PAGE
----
Helping Low-Income Countries Avoid Debt Distress: Debt Sustainability—Outreach and Training

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Helping Low-Income Countries Avoid Debt Distress: Debt SustainabilityOutreach and Training. MDB Meeting on Debt Issues July 10, 2008. Overview. Objectives of the DSF Outreach and Training Conclusions. Objectives of the DSF. - PowerPoint PPT Presentation

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  • OverviewObjectives of the DSF

    Outreach and Training

    Conclusions

  • Objectives of the DSFDSF-based lending and borrowing can help prevent the accumulation of unsustainable debts

    For borrowers, DSAs can be a cornerstone forElaborating medium-term debt strategiesDesigning fiscal frameworks and public expenditure plans in support of sustainable progress toward the countrys development goalsFacilitating the needed coordination of fiscal, monetary, and debt management policies

    The DSF helps inform creditors lending decisionsThis is particularly important for LICs given the scarcity of information and market price signals

  • Outreach and TrainingThe effectiveness of the DSF ultimately depends on its broader use by borrowers and creditors

    The DSF is a tool for better communication and coordination between creditors and borrowers, and among creditorsDSAs can be seen as public good, providing information when it is missing

    Outreach and training is key to achieving this goalIt can take the form of sensibilization seminars, technical workshops, hands on training, technical assistance, etc.

  • Outreach to CreditorsBoth the Bank and the Fund have actively undertaken outreach efforts on the DSF with nearly all major multilateral and bilateral creditors to LICs

    Outreach opportunities to commercial creditors have been pursued as well

  • Outreach to CreditorsAs a result of the outreach, an increasing number of creditors are incorporating elements of the DSF into their financing termsMultilateral creditors:As of now, the AfDB, the IaDB, the AsDB and IFAD incorporate elements of the DSF into their own financing termsGiven the importance of these creditors, these decisions could have an important impact on the debt outlook in many LICs Bilateral creditors: Many DAC creditors explicitly use the DSF to guide their lending termsThe dialogue with the OECD Working Group on Export Credits and Guarantees has led to their adoption, in January 2008, of a set of lending guidelines that adhere to IDA and IMF concessionality requirements for LICsThe Fund and the Bank have also begun engaging in discussions with the main emerging creditors with a view to improving in mutual understanding and information sharingA G 20 study group is working on debt sustainability and the MDGs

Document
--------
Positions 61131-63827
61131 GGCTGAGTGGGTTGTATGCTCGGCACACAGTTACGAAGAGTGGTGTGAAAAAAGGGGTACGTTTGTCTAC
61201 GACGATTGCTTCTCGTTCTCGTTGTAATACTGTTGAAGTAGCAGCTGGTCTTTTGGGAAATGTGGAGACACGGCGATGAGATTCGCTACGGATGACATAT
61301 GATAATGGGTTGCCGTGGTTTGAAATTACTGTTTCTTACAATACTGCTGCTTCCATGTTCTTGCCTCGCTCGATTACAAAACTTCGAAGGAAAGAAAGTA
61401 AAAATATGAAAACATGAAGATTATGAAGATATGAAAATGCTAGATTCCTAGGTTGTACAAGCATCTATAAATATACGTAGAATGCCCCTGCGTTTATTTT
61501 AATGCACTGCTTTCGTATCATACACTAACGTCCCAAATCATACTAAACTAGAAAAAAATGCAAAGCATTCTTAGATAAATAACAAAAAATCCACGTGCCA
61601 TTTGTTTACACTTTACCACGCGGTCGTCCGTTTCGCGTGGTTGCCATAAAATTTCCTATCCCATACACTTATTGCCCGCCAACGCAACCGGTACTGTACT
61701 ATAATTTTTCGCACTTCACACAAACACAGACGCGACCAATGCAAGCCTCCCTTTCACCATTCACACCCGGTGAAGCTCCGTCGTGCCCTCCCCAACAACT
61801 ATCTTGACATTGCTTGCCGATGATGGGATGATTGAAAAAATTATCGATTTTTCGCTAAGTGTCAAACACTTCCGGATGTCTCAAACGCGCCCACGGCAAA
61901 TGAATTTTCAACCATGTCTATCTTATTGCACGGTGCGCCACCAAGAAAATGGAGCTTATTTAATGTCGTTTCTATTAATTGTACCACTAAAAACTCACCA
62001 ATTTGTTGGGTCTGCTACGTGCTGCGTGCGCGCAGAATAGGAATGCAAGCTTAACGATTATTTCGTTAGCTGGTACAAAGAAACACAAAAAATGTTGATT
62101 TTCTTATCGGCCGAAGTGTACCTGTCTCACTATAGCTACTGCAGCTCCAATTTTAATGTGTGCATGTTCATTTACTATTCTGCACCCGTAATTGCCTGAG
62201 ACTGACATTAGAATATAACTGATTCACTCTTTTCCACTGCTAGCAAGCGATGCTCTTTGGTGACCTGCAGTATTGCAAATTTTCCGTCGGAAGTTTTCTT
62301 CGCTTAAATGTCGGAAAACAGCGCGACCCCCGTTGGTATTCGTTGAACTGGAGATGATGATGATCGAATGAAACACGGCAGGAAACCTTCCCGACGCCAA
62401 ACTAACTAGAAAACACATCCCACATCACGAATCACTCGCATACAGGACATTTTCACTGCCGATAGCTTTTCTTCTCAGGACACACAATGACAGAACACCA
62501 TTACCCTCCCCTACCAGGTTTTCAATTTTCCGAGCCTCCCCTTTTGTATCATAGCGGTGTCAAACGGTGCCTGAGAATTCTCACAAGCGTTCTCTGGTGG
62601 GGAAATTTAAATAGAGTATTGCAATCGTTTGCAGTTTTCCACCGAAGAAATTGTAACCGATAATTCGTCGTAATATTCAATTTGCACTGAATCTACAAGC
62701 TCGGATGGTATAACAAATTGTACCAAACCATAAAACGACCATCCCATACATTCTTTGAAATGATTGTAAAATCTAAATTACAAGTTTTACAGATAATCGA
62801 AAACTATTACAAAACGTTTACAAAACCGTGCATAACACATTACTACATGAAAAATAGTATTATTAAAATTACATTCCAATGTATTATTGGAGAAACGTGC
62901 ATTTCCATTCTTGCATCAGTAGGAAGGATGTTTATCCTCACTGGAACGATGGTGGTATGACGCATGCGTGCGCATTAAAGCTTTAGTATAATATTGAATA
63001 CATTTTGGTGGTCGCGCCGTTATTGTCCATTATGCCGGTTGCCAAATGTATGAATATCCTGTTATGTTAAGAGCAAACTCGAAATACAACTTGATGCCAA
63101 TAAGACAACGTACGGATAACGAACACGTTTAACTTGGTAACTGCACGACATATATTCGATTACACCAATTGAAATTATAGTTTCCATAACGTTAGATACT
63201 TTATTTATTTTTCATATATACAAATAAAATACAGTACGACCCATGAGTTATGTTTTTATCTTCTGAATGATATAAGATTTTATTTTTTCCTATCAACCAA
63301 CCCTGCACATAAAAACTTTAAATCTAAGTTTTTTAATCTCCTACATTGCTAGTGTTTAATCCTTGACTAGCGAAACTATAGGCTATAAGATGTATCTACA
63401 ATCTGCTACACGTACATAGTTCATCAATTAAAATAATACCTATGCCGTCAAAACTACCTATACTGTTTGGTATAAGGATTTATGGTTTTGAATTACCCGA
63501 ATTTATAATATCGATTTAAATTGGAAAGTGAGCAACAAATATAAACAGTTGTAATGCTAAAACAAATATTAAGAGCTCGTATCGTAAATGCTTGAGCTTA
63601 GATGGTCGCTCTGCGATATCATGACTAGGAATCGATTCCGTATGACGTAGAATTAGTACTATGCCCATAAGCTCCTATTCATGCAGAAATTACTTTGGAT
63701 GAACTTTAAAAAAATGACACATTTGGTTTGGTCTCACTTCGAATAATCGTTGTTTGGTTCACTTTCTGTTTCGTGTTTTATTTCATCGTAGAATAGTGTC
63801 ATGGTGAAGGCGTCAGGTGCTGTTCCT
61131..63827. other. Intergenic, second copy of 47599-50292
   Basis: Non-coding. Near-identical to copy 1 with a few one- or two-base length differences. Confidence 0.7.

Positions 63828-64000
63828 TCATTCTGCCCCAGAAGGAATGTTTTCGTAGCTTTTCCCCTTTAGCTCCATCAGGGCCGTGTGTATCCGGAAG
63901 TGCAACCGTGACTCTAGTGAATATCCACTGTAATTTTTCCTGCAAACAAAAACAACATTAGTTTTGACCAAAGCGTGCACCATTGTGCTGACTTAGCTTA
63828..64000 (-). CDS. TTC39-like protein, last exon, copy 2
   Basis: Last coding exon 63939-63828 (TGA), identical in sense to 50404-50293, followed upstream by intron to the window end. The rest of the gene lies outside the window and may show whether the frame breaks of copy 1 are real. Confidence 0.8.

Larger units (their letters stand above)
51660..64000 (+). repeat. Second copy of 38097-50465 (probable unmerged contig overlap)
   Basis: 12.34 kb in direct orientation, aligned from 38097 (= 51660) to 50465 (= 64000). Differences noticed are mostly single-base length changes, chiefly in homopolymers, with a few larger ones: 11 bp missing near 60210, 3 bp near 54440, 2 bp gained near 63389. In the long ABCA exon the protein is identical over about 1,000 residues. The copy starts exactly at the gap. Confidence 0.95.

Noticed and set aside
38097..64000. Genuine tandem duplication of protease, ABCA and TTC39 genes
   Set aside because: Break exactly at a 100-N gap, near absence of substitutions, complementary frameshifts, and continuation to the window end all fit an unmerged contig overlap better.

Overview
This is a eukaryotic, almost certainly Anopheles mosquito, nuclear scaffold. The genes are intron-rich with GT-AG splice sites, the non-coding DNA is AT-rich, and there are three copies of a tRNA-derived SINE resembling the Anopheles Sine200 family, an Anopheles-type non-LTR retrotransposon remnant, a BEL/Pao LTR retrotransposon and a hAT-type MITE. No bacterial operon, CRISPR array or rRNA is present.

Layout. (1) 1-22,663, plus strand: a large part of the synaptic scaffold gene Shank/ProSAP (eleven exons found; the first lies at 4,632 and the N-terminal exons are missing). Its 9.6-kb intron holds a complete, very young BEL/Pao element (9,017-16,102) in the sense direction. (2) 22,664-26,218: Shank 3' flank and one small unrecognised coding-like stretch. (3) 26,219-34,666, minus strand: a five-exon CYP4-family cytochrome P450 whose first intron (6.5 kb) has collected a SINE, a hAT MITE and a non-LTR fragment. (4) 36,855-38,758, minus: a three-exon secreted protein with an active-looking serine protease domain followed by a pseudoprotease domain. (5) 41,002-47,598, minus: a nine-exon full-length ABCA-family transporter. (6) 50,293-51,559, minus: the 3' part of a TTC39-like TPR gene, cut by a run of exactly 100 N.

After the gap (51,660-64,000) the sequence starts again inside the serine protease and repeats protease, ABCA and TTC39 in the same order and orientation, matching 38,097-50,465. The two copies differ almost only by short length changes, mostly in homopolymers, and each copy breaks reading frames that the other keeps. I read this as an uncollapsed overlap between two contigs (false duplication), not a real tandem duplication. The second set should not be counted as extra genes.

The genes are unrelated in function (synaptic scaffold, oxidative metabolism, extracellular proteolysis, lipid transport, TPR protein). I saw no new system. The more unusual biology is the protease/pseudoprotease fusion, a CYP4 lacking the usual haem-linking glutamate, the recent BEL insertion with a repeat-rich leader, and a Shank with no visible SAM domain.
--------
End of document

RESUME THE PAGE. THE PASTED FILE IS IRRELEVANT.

• TrainingOn the debtor side, outreach has been conducted through Article IV and other missions and efforts to involve the authorities in the DSA productionThe Bank and the Fund, in partnership with regional capacity building institutions, have organized training workshops on the DSF Training events have been organized in partnership with CEMLA, MEFMI, Ple Dette and WAIFEMRegional technical assistance centers have organized national workshops in collaboration with other providers in response to increasing demandSince 2005, workshops have been organized in Africa, Asia and Latin AmericaDuring the workshops, participants benefited from presentations covering the DSF foundations and the tools developed by the Bank and the Fund to help prepare DSAsThe workshops also included extensive hands-on training, including through the preparation and discussion of case-studies Country officials (in one case MDB staff) from all post-CP HIPCs (and LICs across all the regions) attended these workshopsAs a result, countries are in a better position to analyze the long-term impact of alternative financing strategies using the DSF

  • Looking AheadDespite the significant progress achieved, sustained efforts are required to achieve or maintain debt sustainabilityThere is scope to further improve coordination around the DSF The quality and timeliness of information at the debtor level and sharing of debt data, including among creditors, needs to be enhancedDebtor-reported information, which is the main source of data for DSAs, still suffers from weaknesses in many LICs (reliability, comprehensiveness, and timeliness issues)The rapidly expanding number of creditors to low-income countries and the lack of information on associated amounts and terms of financing increases the risk of excessive lendingThus, continued efforts to reach out to creditors and encourage sustainable lending, and to debtors to help improve the quality and timeliness of data, is keyThe Fund and the Bank are working on a reporting framework for MDBs that would cover both debt relief and new flows

  • ConclusionsOutreach on the DSF so far had a significant impactBut more needs to be done to improve coordination and the quality and timeliness of dataWe would be happy to address any MDB needs in the area of DSF trainingWe count on MDB collaboration to improve the quality of information

  • Thank you

    cbeddies@imf.org

    Completed LIC DSAshttp://www.imf.org/dsa; http://www.worldbank.org/debt

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